Many of us are at least vaguely familiar with the fact that Oregon and federal laws prohibit workplace discrimination on the basis of race, sex, national origin, religion, pregnancy and disability. An often overlooked but very important federal law regarding employment discrimination protects two groups that are vital to sustaining the freedoms we enjoy: The Uniformed Services Employment and Reemployment Rights Act (USERRA).
Who is protected?
Passed in 1994, USERRA protects veterans and active military servicemembers from employment discrimination based on their military service. Furthermore, the law permits them to regain their civilian employment after a period of uniformed service.
Members of all uniformed services including the Army Reserves and the National Guard receive protection. Protections afforded servicemembers under the law include:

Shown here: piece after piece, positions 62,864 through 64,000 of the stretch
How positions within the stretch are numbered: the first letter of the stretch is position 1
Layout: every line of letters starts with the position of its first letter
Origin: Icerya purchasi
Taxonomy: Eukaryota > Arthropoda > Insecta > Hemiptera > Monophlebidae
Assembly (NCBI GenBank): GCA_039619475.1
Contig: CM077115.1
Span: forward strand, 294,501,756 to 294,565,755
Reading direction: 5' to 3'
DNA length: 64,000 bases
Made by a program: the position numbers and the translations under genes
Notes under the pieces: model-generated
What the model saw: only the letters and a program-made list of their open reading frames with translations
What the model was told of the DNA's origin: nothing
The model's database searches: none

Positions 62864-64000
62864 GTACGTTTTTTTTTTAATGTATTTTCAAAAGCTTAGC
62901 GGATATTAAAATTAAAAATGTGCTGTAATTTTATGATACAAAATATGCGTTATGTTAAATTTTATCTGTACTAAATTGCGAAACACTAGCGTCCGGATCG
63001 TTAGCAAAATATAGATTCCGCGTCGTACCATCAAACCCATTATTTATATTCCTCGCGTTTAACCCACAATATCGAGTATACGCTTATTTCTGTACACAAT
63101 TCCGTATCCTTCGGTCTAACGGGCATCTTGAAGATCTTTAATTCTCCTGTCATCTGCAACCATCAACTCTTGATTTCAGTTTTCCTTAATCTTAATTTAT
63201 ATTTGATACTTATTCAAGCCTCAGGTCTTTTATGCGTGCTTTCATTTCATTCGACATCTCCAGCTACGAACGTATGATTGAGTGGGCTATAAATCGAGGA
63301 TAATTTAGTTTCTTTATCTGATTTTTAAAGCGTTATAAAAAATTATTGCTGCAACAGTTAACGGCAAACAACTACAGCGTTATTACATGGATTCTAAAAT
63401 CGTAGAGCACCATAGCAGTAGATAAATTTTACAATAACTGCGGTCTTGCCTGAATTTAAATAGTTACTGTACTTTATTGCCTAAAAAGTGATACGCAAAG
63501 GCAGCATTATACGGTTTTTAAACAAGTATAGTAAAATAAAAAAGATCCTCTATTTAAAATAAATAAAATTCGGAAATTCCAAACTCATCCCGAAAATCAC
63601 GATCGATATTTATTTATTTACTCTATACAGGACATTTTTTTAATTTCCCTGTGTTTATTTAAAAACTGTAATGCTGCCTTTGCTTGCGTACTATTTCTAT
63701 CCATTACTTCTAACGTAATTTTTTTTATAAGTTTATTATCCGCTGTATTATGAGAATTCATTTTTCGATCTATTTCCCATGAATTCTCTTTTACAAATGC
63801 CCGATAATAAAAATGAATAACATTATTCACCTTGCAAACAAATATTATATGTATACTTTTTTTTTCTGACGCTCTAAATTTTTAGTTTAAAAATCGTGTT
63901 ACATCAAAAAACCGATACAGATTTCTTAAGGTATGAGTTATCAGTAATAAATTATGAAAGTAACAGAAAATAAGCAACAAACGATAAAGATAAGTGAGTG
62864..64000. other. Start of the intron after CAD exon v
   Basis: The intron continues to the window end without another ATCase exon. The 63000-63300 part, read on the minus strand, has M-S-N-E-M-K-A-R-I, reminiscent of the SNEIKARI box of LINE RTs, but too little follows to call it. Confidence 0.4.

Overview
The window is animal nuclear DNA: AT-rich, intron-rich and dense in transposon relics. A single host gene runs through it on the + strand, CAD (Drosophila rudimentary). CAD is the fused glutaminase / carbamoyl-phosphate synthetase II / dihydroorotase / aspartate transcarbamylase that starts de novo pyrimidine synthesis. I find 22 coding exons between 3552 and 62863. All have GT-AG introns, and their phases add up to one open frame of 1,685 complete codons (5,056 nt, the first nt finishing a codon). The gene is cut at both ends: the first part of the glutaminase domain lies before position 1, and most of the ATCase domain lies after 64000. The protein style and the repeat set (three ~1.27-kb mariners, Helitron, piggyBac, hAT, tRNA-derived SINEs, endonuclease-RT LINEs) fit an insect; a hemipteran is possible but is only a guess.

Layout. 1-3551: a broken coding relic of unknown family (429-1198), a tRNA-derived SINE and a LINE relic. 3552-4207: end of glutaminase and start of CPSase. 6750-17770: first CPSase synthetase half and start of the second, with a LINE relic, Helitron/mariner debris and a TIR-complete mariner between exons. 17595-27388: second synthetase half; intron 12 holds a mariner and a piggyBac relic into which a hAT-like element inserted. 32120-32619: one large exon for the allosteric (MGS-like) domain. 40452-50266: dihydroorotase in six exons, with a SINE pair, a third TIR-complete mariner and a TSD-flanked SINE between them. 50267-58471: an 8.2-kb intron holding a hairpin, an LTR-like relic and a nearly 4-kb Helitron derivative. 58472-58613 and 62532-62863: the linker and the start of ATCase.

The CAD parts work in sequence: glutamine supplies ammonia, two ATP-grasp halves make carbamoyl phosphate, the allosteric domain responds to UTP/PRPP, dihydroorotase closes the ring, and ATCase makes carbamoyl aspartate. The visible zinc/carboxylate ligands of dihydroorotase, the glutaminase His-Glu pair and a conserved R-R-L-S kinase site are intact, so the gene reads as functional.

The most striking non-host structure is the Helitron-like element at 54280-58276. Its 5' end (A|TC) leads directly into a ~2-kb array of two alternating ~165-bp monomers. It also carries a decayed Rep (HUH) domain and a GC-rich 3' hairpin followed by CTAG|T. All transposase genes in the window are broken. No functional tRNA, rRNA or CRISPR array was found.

- Their military service will not disadvantage their civilian career
- Prompt re-employment in their civilian jobs upon return from duty
- No discrimination from employers based upon military service, whether past, present or future.
Which federal agencies enforce USERRA?
Three different government agencies investigate and enforce USERRA. The Department of Labor (DOL) and Office of Special Counsel (OSC) retain authority over claims involving federal government employers. Parties initiate claims with the DOL, which passes cases with unresolved issues to the OSC once the claimant has completed the DOL process. The Department of Justice and the DOL handle claims involving private employers and state and local governments.
There are legal remedies for many forms of workplace discrimination. Specific laws prohibit different types of discrimination and protect individuals of certain groups. Attorneys who understand the process can offer guidance.